Last Updated: Apr 01, 2017

Prior to the conflict, the World Bank Group provided support to Syria through technical assistance and advisory services on private sector development, human development, social protection and environmental sustainability. At the onset of the conflict in 2011, all Bank operational activity and missions to Syria were halted.

The Bank continues to monitor the impact of the conflict on the Syrian people and the economy. It is engaged in a regular dialogue with the international community to remain positioned to support post-conflict recovery efforts. It has carried out two analyses on the impact of the Syrian conflict: (i) a Damage and Needs Assessment (DNA) of Aleppo, Idlib, and Hama; and (ii) an Economic and Social Impact Analysis (ESIA) of the conflict on Syria.

The first, the DNA, used satellite imagery, social media analytics, and public and partner data to assess the amount of damage across six public sectors in three urban centers. Building on lessons from other conflict-affected countries, it used an evidence-based approach to: quantify the amount of physical damage caused to key infrastructure; assess the impact of the conflict on service delivery; and examine trends in local resilience patterns.

The analysis is ongoing. The Bank is assessing the economic and social impact of the conflict Syria-wide, including its effects on physical and human capital, as well as its effects on the aggregate well-being of Syrians. The study examines the drivers of these impacts—physical destruction, losses in human lives, demographic mobility, and economic deterioration—to assess the relative importance of the impact on each.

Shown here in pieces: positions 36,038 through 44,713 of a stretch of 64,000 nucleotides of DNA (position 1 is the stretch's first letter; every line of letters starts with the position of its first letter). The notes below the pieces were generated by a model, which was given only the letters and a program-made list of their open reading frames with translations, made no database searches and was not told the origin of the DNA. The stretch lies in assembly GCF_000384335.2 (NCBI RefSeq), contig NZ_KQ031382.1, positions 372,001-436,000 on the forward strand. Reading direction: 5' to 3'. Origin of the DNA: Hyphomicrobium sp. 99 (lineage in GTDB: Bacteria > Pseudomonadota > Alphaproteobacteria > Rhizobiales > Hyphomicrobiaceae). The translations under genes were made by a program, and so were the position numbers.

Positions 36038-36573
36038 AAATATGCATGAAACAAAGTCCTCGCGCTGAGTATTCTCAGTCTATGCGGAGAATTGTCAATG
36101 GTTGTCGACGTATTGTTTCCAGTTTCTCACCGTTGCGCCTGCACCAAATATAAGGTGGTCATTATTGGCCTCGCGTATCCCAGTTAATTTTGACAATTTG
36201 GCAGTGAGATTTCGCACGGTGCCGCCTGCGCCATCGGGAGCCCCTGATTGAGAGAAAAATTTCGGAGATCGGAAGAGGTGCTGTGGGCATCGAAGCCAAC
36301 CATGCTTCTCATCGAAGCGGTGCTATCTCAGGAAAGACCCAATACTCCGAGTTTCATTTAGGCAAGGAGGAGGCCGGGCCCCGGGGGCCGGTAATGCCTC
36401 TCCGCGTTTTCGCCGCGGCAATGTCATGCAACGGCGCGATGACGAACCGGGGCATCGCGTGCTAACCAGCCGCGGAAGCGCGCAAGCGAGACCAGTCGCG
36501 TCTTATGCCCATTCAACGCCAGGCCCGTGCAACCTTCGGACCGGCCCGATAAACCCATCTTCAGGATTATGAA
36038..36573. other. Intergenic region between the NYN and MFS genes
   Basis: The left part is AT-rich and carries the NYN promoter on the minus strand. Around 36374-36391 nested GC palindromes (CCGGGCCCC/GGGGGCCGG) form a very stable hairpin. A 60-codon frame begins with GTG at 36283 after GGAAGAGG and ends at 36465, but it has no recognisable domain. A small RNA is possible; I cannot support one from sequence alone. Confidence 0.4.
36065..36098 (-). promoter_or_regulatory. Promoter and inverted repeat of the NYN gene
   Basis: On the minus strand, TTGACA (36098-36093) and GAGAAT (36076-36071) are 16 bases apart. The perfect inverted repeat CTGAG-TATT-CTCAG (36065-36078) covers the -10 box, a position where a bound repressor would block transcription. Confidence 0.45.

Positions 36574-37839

As eventual components of a potential Recovery and Peace Building Assessment (RPBA), the assessment and analysis together underscore the Bank’s ongoing dialogue with the UN, the EU, and other development partners, and provide an important understanding of Syria’s economy, infrastructure, service delivery, and institutions. The assessment and analysis do not provide, however, a complete picture of the full extent of reconstruction that will be needed once the conflict in Syria stops, nor do they illustrate the nation’s greater need for institutions that are fairer and more inclusive.

Last Updated: Apr 01, 2017

The impact of the Syrian crisis has been significant in Lebanon and Jordan, where conservative estimates put the proportion of Syrian refugees at 25% and 10% of the countries’ populations respectively. The Bank’s operational response in these countries has included: (i) analytical work on the social and economic impact of the influx; (ii) the rapid preparation of projects to assist hosting communities and refugees; and (iii) the mobilization of substantial grant funding from donor partners to support the host countries.

In collaboration with a wide range of partners and international financial institutions, the Bank led the establishment of the Global Concessional Financing Facility (GCFF), a mechanism that offers middle-income countries affected by an influx of refugees more favorable financing for development needs by combining grants from donors with loans from Multilateral Development Banks (MDBs).

The Bank also manages the Lebanon Syria Crisis Trust Fund (LSCTF), established in 2014 to provide grant financing to projects that mitigate the impact of the Syrian crisis. The LCSTF is funded by the UK, France, Norway, Finland, the Netherlands, Sweden, Switzerland, and Denmark, and has supported five emergency projects in education, health, and municipal services to date.

Last Updated: Apr 01, 2017